Slowing the incidence and prevalence of diabetes in the U.S. Does the impossible come true?
A recent study shows that new diagnoses of diabetes in the United States have decreased by 35 percent since the 2008 peak. This could be the first sign of usefulness of all efforts to curb the epidemic
Against the more frequent predictions, which we have been counting from this blog for some time, the results of the New directions in incidence and prevalence of diagnosed diabetes in the USA published last May in the prestigious British Medical Journal have highlighted that the number of new diagnoses – or incidences – of diabetes has fallen from 1.7 million cases per year in 2008 to 1.3 million in 2017. And the good news doesn’t stop there, and the number of patients living with a diagnosis – or prevalence – of diabetes has remained relatively stable over the past 8 years.
To get an idea of the value of these figures, it is worth taking some perspective and knowing that the combined prevalence of type 1 and type 2 diabetes increased from 3.4% in the American adult population in 1990 to the extreme of 8.2% in 2009.Thus, according to data collected in the National Health Survey, the prevalence of this disease stabilized at that time, remaining at 8% by 2017. In terms of incidence, the number of new cases of diabetes fell from approximately 1.7 million a year in 2008 to approximately 1.3 million in 2017. Although unfortunately with these patients reported data it is not possible to distinguish between type 1 and type 2 diabetes, it should be remembered that between 90-95% of diabetes diagnoses in developed countries are type 2 diabetes.
It seemed impossible, but it’s true.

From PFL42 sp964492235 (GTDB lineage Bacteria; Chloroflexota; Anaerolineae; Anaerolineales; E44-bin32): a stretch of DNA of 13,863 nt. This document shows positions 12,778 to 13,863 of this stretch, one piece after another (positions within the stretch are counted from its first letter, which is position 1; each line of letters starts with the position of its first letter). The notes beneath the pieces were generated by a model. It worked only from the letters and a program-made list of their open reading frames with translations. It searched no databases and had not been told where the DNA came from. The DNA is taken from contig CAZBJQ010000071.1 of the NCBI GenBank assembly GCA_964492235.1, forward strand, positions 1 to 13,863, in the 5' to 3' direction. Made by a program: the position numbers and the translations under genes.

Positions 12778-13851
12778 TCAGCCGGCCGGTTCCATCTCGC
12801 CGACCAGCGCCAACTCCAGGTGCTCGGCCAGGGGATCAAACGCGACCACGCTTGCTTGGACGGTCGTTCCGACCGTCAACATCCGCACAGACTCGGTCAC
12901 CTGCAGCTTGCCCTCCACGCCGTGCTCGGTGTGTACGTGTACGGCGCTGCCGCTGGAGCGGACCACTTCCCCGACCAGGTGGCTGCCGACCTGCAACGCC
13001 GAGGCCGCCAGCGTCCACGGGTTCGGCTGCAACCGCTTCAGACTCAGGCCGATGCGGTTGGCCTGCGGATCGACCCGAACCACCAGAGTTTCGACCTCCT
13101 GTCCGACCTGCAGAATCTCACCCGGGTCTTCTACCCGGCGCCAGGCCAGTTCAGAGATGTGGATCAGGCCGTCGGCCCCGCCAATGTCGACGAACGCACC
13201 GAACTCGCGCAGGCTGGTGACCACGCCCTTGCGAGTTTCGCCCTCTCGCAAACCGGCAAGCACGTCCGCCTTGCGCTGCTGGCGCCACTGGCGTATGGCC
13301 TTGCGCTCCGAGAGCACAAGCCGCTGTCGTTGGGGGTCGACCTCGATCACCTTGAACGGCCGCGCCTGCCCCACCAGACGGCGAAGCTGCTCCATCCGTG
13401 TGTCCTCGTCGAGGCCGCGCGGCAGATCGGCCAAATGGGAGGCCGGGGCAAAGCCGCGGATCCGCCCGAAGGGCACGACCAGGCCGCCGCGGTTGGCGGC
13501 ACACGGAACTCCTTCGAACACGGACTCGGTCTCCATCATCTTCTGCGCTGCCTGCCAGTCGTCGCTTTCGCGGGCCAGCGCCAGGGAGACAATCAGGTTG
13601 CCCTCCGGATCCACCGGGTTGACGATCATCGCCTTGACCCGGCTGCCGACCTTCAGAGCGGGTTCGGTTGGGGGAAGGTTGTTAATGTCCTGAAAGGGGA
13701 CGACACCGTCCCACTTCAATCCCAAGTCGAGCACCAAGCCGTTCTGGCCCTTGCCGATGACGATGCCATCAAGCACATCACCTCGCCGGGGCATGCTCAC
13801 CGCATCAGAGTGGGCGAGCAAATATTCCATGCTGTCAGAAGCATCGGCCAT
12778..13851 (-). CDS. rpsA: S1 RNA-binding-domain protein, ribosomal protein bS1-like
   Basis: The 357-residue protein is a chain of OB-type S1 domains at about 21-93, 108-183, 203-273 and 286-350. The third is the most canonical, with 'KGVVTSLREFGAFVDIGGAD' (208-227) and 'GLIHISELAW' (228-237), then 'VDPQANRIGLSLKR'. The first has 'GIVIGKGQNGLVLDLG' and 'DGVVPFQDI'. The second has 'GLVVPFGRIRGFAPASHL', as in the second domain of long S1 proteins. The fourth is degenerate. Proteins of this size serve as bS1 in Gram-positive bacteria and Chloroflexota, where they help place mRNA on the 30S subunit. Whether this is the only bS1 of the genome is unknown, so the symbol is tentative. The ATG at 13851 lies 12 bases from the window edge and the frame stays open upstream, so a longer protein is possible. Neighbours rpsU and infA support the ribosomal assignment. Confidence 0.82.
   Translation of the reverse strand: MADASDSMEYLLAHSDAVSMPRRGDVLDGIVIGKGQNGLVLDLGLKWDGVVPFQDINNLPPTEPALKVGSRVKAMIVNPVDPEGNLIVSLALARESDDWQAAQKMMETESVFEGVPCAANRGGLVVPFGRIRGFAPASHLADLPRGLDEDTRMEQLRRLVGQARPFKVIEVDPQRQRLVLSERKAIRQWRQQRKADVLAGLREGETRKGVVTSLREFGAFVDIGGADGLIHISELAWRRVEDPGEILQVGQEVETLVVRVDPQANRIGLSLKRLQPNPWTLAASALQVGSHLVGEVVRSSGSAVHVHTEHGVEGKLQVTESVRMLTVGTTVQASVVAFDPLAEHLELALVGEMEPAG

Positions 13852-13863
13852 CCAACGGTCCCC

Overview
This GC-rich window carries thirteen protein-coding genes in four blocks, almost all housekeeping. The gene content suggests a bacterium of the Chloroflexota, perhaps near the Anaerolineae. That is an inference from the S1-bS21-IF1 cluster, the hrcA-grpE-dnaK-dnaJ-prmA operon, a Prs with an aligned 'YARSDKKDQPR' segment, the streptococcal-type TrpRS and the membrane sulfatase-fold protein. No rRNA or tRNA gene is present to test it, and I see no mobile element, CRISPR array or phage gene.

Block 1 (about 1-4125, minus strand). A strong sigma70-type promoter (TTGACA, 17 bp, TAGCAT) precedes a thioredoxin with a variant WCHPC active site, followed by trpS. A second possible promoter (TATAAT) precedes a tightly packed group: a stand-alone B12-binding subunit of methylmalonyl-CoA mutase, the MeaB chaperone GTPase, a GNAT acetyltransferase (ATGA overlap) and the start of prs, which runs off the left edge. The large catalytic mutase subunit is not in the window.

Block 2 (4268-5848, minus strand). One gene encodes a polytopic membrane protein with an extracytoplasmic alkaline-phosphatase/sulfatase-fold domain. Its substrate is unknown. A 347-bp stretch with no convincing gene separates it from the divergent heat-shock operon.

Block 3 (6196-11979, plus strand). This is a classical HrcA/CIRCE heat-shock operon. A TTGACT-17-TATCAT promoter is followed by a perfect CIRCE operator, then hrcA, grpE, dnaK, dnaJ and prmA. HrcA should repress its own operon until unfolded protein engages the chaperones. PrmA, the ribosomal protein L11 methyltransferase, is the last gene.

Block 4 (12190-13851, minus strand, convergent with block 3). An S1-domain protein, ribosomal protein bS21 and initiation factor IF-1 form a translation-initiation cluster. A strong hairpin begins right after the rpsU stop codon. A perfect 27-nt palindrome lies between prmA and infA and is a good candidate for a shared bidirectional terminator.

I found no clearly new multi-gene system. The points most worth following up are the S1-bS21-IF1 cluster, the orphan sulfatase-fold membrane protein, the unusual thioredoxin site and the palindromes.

According to the authors of the study, this change in the direction of the figures reported since 1980, may be due to a greater general awareness of this disease, as well as to the detection and tools for early diagnosis and detection of risk of developing diabetes (this summer the American laboratory GX SCIENCES has placed on the market DIABETESpredict with a great reception). More specifically, Dr. Ann Albright, director of the Division of Diabetes at the Centers for Disease Control and Prevention, CDC, noted that these advances may be due in part to initiatives such as the National Diabetes Prevention Program as well as increased access to better food choices and safe and comfortable spaces to stay active.
However, as the authors of the study also point out, the burden of diabetes remains particularly important, and therefore urge continued emphasis on multidisciplinary prevention at all levels to reduce both new cases of type 2 diabetes and its most serious complications.
And all over the world?
The truth is that we do not have recent objective data to contrast whether what is happening in the US will also be happening in other surrounding countries, for instance in Spain.
In a way, this reality was also predictable. I am referring to the latest World Diabetes Atlas (2017) from the International Diabetes Federation (IDF). This is a trend in which in developed countries, diabetes remits – to a certain extent – and it is in those with the lowest incomes that the worst is expected. Thus, in the words of Professor Nam Han Cho, President of the IDF: “The regions of Africa, the Middle East and North Africa, and Southeast Asia are expected to face the largest increase in the next 28 years. People in these regions develop the disease earlier, get sicker, and die sooner than their counterparts in the richer nations.
If this disparity in the prognosis of diabetes between higher and lower income countries is certain, it may have confirmation when the new full IDF Diabetes Atlas report is published. As every two years since the year 2000, the next edition of this Atlas will be published in November 2019 and, no doubt about it, we will give an account in this corner